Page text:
Coughing is part of daily life, yet we don’t know much about cough frequency. We explore the available research and look at cough tracking.
In this article:
- What Do We Know About Cough Frequency?
- Studies About Cough Frequency
- Tracking Cough Frequency
- Cough Frequency in the Time of Corona
Cough Frequency and Why It Matters
What do we know about cough frequency?
We’ve coughed countless times throughout our lives, both involuntarily and voluntarily.
There are different types of cough, ranging from acute to chronic coughs, and dry to productive. Doctors can map out the diagnosis and potential treatment based on the severity of each cough.
A doctor may ask a patient how often they cough. But, tracking cough frequency is difficult.
Firstly, we don’t always notice when we cough, and we lack tools to track the frequency and monitor for changes as well.
We also don’t have literature to reference what should be considered a deviant from the norm.
We can find out why we cough and how to treat a cough with a quick Google search. It can even tell us how long a cough should last. All this information is helpful as an immediate, self-diagnostic tool. However, some details may indicate a more specific connection.
For example, if I cough for 5 minutes every morning, am I clearing my sinuses, or is it indicative of an infection?
And, it’s not only cough frequency that’s important. When measuring coughs, we should take the time of day into account as well.
In some cases, we cough more at night while lying down. In others, the environment might be the reason for Coughing.
Studies About Cough Frequency
As it turns out, we don’t know a lot about cough frequency.
A 1996 study by Paul Munyard et al. tried to address these concerns in healthy children. The study tracked the number of cough episodes per 24 hours to determine a cough baseline. In other words, they wanted to know the standard amount of coughs per day for a child who is not sick.
Furthermore, they evaluated the number of coughs per hour.
To track coughs, researchers used a device called an RGB-7. It connects to an individual and takes ECG and EMG readings. Additionally, it takes recordings of the user’s audio activities.
From the looks of it, a person had to carry a bulky and intrusive piece of equipment around.
According to their findings, coughing between 11 and 35 times per day is typical.
Another study in 1994 also examined similar potential usage of an ambulatory recorder. This device counted coughs and converted them to comprehensive readings of units called “forced expiratory volume.”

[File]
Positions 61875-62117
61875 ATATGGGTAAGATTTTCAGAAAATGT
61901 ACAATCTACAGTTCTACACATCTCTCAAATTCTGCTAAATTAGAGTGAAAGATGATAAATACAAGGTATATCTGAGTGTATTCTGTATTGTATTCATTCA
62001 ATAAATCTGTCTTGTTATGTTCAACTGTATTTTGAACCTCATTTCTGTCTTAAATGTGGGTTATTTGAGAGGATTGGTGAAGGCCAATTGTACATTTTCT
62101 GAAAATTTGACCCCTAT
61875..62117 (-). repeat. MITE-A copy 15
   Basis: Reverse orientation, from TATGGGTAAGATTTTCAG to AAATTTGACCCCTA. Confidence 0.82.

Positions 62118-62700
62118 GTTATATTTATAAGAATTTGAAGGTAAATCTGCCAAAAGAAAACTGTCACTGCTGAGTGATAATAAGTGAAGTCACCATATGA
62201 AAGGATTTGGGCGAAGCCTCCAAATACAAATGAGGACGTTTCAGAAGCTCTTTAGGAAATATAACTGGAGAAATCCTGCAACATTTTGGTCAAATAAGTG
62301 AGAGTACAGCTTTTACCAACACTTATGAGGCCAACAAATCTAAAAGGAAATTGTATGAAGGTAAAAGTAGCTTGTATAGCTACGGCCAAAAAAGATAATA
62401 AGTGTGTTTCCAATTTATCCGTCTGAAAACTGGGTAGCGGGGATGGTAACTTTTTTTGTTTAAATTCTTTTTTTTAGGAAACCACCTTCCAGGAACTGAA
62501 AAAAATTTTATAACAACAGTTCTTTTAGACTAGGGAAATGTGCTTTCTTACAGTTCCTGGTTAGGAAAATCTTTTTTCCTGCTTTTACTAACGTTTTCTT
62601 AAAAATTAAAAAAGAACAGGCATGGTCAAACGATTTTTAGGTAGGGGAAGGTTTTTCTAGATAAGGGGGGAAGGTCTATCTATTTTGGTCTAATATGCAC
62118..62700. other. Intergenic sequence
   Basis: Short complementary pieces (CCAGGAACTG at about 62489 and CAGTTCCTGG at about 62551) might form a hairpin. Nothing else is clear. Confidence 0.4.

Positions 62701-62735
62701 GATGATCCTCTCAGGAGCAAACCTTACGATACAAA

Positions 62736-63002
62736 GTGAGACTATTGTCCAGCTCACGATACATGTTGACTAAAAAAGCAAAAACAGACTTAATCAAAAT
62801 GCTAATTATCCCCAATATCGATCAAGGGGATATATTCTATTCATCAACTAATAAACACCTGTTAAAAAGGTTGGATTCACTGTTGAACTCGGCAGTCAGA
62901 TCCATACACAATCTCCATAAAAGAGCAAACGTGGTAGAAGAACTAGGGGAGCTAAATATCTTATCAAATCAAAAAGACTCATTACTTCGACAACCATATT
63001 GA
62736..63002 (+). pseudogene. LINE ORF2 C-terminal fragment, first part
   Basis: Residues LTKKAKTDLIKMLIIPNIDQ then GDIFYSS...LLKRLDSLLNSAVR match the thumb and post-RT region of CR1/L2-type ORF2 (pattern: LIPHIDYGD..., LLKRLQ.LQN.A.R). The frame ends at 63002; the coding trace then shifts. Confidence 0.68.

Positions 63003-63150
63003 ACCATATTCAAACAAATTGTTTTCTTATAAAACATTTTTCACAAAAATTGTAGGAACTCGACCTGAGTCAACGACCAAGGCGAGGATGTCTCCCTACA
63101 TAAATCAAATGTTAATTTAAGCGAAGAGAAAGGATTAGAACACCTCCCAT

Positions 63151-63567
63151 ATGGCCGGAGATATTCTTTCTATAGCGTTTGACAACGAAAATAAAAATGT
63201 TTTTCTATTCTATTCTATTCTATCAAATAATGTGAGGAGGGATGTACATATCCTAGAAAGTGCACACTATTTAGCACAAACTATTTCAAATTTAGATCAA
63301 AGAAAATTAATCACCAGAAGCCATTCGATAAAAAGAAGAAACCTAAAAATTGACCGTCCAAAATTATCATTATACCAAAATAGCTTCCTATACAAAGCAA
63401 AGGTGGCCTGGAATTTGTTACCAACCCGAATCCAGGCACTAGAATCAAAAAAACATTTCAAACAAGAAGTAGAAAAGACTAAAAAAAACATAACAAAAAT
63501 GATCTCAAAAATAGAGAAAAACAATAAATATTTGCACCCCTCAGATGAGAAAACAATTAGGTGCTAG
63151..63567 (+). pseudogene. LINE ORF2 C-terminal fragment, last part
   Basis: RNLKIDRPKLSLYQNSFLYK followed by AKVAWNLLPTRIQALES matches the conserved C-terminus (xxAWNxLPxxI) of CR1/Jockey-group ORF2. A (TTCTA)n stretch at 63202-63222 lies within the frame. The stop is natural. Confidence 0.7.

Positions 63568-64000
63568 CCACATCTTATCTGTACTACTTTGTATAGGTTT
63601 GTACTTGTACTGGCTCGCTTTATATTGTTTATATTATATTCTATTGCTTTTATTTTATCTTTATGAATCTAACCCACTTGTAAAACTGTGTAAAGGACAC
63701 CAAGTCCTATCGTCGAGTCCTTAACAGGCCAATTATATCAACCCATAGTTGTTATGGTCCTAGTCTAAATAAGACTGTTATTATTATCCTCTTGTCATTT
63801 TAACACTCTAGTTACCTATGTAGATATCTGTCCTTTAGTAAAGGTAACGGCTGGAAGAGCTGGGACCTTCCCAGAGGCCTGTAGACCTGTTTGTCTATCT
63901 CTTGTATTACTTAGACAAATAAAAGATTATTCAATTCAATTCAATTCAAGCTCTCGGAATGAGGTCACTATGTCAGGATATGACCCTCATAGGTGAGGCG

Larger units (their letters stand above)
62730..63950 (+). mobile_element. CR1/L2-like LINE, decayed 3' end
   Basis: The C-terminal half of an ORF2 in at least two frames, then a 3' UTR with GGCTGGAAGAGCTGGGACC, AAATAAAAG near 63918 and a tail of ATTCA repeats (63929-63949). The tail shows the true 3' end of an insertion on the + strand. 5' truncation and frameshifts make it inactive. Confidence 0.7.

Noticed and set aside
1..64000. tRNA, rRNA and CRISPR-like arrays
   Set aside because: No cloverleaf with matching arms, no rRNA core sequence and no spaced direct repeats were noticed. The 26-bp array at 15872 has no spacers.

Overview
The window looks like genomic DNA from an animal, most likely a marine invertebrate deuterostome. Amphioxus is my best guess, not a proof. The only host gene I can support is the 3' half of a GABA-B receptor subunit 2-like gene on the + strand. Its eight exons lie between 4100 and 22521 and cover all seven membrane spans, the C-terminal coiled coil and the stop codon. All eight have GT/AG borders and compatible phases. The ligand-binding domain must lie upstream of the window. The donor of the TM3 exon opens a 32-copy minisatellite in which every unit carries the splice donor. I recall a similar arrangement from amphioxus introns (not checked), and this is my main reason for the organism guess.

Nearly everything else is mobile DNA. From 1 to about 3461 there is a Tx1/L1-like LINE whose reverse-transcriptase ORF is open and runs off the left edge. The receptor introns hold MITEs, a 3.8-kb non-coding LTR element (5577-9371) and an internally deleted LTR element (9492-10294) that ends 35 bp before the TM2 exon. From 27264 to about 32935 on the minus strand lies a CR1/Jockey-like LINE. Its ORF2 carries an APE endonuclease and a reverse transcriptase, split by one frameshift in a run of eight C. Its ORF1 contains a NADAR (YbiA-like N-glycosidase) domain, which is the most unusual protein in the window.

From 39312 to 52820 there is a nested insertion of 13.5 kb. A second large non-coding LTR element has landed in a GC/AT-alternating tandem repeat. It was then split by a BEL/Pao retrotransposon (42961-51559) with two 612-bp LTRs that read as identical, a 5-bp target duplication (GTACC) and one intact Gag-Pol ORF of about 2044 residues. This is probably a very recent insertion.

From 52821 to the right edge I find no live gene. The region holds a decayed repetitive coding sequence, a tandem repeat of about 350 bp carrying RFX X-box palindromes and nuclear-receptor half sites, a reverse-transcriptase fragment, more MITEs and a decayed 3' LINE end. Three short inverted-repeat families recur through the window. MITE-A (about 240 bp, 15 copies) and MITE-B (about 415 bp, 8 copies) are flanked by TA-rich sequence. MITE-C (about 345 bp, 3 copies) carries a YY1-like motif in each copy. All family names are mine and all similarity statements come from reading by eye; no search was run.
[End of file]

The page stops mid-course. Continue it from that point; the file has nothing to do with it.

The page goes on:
Researchers studied healthy individuals as well as those with asthma or chronic coughs. They found healthy individuals coughed less than 16 times a day. Asthmatic and chronic cough patients coughed between 280 and 790 a day.
While these studies are valuable, they don’t address the full scope of Coughing. Additionally, the results varied widely.
More recent studies focus on cough frequency related to specific conditions.
In short, the available literature on how much we cough is from outdated studies or restrictive data. The mechanisms don’t apply to the present-day needs of the population.
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Tracking Cough Frequency
It’s vital to track cough frequency, especially with respiratory conditions.
With conditions such as Chronic Obstructive Pulmonary Disease (COPD), people need to keep track of their coughs. They should monitor how often they cough, as well as the severity of each cough. Finally, they should note that factors, such as exercise or environment, could have been a trigger.
It may also be helpful if medicated patients could assess and track coughing metrics. For instance, a patient should monitor the intensity and frequency of a cough before using an inhaler versus after.
By tracking the frequency and severity of a cough, doctors may be able to customize treatment.
Additionally, tracking a cough can pinpoint situations that worsen coughs. Firstly, an individual can then avoid these situations or take precautions to reduce the impact. Patients can also become more empowered and less restricted by their condition.
The benefits of tracking coughs go beyond treating respiratory conditions. It can also help people be more aware of their health. As a result, doctors may be able to diagnose and treat illnesses earlier and more effectively.
Cough Frequency in the Time of Corona
The COVID-19 pandemic has brought many notions about coughing to light. Some of which are untrue. In some cases, it leads to scrutiny or even discrimination while in a public space.
On the other hand, it has illuminated the importance of cough tracking.
A technology that tracks coughs in individuals can provide an understanding of what different coughing frequencies may indicate.
Hopefully, the pandemic motivates more scientific studies related to Coughing. More specifically, different types of coughs and the implications of each variety. And in the future, we’ll have more data available as reference tools.
Overall, there are many things we don’t know about cough frequency. But, we have learned a lot about the importance of cough tracking. There are many benefits to health tracking. Lastly, if the COVID-19 crisis has taught us anything, it’s that something seemingly unimportant like a cough can have a massive impact.
What are your thoughts on health tracking? Tell us in the comment section below!